The Book Publicity Blog

News, Tips, Trends and Miscellany for Book Publicists

Morning Brief — Thursday, November 20

Pretty much everyone working in publishing has heard of The Four-Hour Work Week, the catchily-titled book that made it to The New York Times bestseller list.  Some of you may also have heard that the book (and author Timothy Ferriss) made waves online.  Mashable talks with Ferriss about his online marketing efforts, which included reaching out bloggers as far as a year in advance of publication.  (I’ve sometimes been told not to contact bloggers too far ahead of time, I guess because bloggers and people who read blogs, well, just DON’T know how to preorder books online.  Or something.)

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If you need to send large files (Powerpoint presentations or JPEGs, for example), Mashable reminds us we can use You Send It.

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It seems we’re reading about layoffs in the newspaper / magazine business every day now.  Even Lucky, one of the most successful magazine debuts in recent years, has met its match.

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Over in New Jersey, as I’m sure everyone has heard, the Newark Star-Ledger has been busy slashing its staff.  Editor & Publisher lists the names of journalists *not* taking buy outs.  Book editor Deborah Jerome-Cohen’s name was not on the list, so this may not bode well for us.

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Not surprisingly, book coverage has really suffered from the downturn in the print business.  My company subscribes to Nexis / Lexis and our librarian has set up daily searches of reviews / mentions of all our imprints’ books.  I used to scroll through maybe 50 stories a day that mentioned our books.  For the past month or so, I don’t think I’ve seen more than 10 a day.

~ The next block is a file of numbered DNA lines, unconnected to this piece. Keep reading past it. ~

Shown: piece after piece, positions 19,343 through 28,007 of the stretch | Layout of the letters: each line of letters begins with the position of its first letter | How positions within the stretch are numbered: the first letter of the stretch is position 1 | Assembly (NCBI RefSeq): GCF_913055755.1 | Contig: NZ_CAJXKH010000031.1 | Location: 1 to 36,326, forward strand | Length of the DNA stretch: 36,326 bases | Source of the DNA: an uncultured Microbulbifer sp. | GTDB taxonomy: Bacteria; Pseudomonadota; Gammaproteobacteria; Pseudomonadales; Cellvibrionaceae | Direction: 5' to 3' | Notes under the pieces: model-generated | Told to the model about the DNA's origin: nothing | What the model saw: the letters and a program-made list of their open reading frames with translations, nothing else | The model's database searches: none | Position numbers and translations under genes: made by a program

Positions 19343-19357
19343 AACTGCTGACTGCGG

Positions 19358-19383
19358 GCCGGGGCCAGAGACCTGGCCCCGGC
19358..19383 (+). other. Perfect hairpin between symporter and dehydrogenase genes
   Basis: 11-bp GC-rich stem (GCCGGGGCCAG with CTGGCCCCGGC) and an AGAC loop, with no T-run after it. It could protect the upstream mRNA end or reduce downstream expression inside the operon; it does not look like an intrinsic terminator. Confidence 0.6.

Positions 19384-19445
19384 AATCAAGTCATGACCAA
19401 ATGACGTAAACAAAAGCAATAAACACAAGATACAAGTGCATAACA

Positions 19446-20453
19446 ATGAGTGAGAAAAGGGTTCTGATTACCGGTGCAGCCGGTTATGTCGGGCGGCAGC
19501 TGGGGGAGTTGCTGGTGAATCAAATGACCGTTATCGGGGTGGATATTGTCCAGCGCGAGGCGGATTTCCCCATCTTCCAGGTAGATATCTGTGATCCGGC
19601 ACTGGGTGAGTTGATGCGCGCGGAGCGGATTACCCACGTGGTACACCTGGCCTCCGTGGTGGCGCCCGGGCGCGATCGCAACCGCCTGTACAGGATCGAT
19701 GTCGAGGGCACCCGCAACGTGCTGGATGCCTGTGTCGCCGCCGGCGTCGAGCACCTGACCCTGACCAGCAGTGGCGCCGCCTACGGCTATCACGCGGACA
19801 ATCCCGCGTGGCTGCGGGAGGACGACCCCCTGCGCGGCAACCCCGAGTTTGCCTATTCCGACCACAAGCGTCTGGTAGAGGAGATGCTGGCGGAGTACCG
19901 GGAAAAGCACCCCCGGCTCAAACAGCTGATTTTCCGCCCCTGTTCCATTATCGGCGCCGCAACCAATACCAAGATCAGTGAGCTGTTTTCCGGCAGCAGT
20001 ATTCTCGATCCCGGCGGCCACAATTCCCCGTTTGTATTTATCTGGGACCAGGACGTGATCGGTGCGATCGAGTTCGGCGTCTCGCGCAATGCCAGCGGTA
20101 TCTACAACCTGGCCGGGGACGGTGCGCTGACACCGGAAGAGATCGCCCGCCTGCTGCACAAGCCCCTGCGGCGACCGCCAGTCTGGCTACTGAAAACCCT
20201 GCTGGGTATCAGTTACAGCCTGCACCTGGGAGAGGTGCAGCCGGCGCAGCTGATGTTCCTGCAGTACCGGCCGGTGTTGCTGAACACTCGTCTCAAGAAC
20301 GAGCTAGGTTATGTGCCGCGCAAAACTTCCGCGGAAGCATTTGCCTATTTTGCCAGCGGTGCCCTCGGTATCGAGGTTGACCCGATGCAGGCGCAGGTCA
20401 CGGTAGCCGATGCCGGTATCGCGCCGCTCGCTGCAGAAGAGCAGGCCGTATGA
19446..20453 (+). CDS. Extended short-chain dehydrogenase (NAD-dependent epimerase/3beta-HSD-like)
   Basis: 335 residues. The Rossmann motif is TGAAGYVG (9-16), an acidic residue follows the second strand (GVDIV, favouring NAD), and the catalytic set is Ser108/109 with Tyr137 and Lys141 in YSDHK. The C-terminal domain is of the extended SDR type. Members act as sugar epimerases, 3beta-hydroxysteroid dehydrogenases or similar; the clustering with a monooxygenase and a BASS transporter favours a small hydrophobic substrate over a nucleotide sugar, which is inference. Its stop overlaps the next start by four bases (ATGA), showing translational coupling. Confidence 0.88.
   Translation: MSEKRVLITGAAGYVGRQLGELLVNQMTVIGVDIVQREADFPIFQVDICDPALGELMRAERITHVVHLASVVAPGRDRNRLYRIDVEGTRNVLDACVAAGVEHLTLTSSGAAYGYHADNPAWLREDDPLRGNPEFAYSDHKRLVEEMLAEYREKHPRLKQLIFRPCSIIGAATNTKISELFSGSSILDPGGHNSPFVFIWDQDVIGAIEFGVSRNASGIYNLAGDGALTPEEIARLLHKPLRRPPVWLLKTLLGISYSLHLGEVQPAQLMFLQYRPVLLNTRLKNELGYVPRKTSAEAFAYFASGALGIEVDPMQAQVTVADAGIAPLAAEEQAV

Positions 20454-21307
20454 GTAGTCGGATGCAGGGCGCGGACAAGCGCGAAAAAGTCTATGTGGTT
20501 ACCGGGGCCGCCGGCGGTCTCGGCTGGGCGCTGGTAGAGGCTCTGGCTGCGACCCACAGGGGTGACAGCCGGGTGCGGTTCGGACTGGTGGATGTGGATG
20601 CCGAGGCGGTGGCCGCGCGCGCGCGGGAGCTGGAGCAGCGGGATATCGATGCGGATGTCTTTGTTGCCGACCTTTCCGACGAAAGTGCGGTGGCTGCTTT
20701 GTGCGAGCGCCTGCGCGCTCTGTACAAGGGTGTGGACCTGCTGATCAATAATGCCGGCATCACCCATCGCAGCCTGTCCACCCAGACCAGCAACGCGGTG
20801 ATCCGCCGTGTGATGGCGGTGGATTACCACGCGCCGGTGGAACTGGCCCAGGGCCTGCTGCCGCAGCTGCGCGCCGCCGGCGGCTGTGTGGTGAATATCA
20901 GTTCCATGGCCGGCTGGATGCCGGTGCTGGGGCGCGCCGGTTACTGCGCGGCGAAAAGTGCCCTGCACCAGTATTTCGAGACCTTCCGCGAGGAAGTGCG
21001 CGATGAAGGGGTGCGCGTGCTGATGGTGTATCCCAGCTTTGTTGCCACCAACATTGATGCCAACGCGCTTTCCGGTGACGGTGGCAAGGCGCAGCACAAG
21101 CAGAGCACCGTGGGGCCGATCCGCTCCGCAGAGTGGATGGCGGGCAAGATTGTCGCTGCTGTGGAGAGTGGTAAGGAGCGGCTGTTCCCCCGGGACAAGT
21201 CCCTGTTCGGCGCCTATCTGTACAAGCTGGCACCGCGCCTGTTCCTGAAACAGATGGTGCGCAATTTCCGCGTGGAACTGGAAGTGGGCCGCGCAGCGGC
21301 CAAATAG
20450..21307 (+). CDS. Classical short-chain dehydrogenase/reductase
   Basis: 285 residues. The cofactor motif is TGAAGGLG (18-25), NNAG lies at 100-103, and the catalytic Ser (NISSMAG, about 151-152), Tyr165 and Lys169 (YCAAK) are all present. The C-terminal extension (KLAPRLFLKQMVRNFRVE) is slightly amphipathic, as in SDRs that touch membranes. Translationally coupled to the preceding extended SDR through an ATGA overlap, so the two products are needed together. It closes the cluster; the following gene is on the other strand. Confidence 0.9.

November 20, 2008 - Posted by | Online Marketing, Reviews, Update Your Database | , , , , , , , ,

2 Comments »

  1. I can’t stand You Send It…They have that annoying sign up policy and a tendency to spam your email account. In fact, it’s kind of mind-boggling that they are still in business.

    I have been using http://www.drop.io lately. It takes just a little longer to upload, but you can A) upload more than one file per “drop,” so you don’t have to crunch a bunch of separate files into a single .zip file, and B) the recipient can preview the files before they decide if they need to download to their machine.

    It’s also free and unlimited.

    Comment by John Mark | November 20, 2008 | Reply

  2. For sending large files, I recommend Otengo. You can send unlimited files and folders seamlessly. No need to wait for downloading and uploading. The files get transferred easily and fast, and the process resumes from where it stopped in case internet gets disconnected or your computer shuts down. Secure, fast and user-friendly way to send large files.Its free.

    Comment by Steve | January 8, 2009 | Reply


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